At the hearing, the city should present evidence establishing how the city complied with the notice requirements under the act. Many times, the city simply introduces the affidavits of service that were filed with the trial court into evidence as establishing its statutory compliance. More should be required of the city. At the very least, the city should be directed to provide the trial court with the signed “green card” acknowledging receipt by the property owner of the petition and rule returnable via certified mail, as well as a certificate of mailing from the U.S. Postal Service evidencing that the petition and rule returnable were mailed to the property owner as well.

As for the posting requirement, many times the affidavit of service is too vague to establish when and where the petition and rule returnable were posted. The trial court should scrutinize if services were properly made and not take the affidavit of service at face value.

After the decree has been issued by the trial court, the city is then obligated under the act to serve the decree upon the property owner via certified and regular mail prior to the sheriff’s sale taking place. Additionally, the city must then file an affidavit of service with the trial court, prior to the sheriff’s sale taking place, averring that service was so made.

Under the act, the sheriff’s sale should not take place unless and until the decree is served upon the property owner and the city files an affidavit of service with the trial court. This is another part of the tax foreclosure process where the city and the sheriff of Philadelphia County seem to run afoul of the act. The sheriff of Philadelphia County should not allow a property to be subjected to a sheriff’s sale unless and until it receives the already-filed affidavit of service evidencing that the decree was served upon the property owner by the city.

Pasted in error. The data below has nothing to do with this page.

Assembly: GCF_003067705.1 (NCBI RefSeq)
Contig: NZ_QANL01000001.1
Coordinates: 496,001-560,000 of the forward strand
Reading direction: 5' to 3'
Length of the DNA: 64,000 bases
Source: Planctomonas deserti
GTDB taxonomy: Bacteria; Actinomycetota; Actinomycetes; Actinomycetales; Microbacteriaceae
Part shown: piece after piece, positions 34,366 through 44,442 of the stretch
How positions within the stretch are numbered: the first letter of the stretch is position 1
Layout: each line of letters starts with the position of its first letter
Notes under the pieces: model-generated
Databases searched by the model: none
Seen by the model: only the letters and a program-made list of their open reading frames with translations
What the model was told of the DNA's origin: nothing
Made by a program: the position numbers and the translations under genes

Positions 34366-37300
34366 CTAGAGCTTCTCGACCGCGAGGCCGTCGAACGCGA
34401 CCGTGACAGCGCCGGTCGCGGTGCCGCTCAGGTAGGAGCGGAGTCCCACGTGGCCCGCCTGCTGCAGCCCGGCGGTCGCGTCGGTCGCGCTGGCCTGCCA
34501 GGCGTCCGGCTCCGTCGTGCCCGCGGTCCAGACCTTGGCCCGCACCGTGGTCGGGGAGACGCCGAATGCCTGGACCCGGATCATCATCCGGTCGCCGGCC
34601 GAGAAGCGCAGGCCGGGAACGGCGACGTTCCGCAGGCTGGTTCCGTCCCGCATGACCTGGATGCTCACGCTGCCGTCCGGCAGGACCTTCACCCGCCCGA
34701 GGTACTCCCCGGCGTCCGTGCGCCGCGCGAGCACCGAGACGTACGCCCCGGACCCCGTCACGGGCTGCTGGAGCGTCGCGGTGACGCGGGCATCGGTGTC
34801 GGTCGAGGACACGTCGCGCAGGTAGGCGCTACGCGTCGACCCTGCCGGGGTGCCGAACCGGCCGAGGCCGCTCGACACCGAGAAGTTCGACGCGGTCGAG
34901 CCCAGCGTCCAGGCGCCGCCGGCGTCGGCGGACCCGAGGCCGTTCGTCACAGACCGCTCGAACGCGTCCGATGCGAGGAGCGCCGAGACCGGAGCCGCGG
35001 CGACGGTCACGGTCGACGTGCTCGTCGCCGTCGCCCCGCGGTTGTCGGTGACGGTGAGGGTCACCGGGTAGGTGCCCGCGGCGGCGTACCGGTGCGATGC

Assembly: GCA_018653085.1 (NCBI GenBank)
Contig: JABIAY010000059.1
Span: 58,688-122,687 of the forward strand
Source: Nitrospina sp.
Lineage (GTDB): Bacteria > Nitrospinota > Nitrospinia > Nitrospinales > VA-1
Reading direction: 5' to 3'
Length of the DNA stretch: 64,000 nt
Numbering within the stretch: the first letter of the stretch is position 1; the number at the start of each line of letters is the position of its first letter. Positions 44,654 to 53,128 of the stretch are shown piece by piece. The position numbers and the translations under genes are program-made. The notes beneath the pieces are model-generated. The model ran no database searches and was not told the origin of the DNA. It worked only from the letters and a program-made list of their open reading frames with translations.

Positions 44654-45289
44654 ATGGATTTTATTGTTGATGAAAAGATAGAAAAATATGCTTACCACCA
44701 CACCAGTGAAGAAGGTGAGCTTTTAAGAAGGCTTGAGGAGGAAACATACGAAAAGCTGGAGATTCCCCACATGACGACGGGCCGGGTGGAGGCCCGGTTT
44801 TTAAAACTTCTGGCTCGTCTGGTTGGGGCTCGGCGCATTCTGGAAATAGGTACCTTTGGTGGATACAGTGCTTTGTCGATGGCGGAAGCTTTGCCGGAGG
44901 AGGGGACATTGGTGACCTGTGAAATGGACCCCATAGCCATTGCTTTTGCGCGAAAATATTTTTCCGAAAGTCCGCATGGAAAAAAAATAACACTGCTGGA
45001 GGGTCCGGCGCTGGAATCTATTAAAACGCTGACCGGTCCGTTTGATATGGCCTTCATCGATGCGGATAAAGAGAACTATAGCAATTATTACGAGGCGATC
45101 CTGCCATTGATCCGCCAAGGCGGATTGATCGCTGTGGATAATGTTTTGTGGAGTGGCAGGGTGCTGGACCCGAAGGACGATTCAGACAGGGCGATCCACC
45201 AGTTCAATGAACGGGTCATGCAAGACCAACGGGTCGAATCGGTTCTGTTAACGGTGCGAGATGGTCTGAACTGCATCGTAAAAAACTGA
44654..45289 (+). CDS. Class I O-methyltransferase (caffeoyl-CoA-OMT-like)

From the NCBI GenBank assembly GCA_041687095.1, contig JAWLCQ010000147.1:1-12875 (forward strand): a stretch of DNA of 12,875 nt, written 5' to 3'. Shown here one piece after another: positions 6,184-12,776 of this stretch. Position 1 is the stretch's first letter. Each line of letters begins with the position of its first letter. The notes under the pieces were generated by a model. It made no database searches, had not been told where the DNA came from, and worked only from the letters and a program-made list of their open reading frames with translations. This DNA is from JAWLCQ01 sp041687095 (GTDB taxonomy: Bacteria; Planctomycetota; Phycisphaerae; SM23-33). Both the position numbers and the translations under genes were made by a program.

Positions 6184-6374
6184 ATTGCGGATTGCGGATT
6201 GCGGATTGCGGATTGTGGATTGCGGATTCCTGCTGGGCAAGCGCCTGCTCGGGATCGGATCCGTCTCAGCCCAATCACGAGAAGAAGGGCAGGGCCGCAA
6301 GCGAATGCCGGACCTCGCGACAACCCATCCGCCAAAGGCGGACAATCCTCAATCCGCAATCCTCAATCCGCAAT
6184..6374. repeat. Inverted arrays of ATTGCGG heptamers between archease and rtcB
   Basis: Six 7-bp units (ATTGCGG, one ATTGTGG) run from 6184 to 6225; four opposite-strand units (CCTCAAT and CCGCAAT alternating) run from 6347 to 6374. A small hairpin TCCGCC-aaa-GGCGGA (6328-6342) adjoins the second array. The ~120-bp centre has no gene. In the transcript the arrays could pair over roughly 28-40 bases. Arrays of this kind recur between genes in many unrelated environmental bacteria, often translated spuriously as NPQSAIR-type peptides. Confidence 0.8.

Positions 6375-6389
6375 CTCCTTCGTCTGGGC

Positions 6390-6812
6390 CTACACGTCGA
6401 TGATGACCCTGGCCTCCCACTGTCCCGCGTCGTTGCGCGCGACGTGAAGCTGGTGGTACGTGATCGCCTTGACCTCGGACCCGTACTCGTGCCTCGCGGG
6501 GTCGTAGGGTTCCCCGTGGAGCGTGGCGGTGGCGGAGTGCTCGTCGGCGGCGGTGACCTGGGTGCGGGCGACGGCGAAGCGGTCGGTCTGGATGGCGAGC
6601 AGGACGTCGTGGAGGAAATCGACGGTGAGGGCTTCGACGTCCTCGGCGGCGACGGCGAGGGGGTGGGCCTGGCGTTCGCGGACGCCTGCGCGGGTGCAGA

If the city runs afoul of the act, the property owner has three months from the date the sheriff’s deed is acknowledged to challenge the legality of the sheriff’s sale by way of the filing of a petition to set aside the sheriff’s sale.

Furthermore, even if the city followed the strict mandates of the act, the property owner still has a right to redeem the property if it is the property owner’s primary residence. The property owner must file a petition with the trial court exercising the property owner’s right of redemption within nine months from the acknowledgement of the sheriff’s deed.

In all, while the city may become more vigilant in collecting its unpaid real estate taxes, it must do so within the mandatory procedural requirements of the act. If the city fails to strictly adhere to the act, there will be plenty of litigation in this area of the law for years to come. •

Alan Nochumson is the sole shareholder of Nochumson P.C., where his law firm’s primary practice areas consist of real estate, litigation, employment and labor, and land use and zoning. He is also president of Bear Abstract Services, where his title insurance company offers comprehensive title insurance, title examination, and closing services. He can be reached at 215-399-1346 or by email at alan.nochumson@nochumson.com.